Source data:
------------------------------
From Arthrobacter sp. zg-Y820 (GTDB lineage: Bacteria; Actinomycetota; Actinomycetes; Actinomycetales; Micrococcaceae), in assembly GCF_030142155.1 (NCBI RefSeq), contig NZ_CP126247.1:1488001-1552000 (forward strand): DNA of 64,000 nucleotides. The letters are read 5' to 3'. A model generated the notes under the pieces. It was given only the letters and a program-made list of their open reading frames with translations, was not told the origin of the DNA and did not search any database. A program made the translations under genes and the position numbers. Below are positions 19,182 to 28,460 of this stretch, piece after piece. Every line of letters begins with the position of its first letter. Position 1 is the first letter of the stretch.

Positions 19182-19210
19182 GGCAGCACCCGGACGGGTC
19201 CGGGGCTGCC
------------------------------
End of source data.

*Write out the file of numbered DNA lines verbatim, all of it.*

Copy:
From Arthrobacter sp. zg-Y820 (GTDB lineage: Bacteria; Actinomycetota; Actinomycetes; Actinomycetales; Micrococcaceae), in assembly GCF_030142155.1 (NCBI RefSeq), contig NZ_CP126247.1:1488001-1552000 (forward strand): DNA of 64,000 nucleotides. The letters are read 5' to 3'. A model generated the notes under the pieces. It was given only the letters and a program-made list of their open reading frames with translations, was not told the origin of the DNA and did not search any database. A program made the translations under genes and the position numbers. Below are positions 19,182 to 28,460 of this stretch, piece after piece. Every line of letters begins with the position of its first letter. Position 1 is the first letter of the stretch.

Positions 19182-19210
19182 GGCAGCACCCGGACGGGTC
19201 CGGGGCTGCC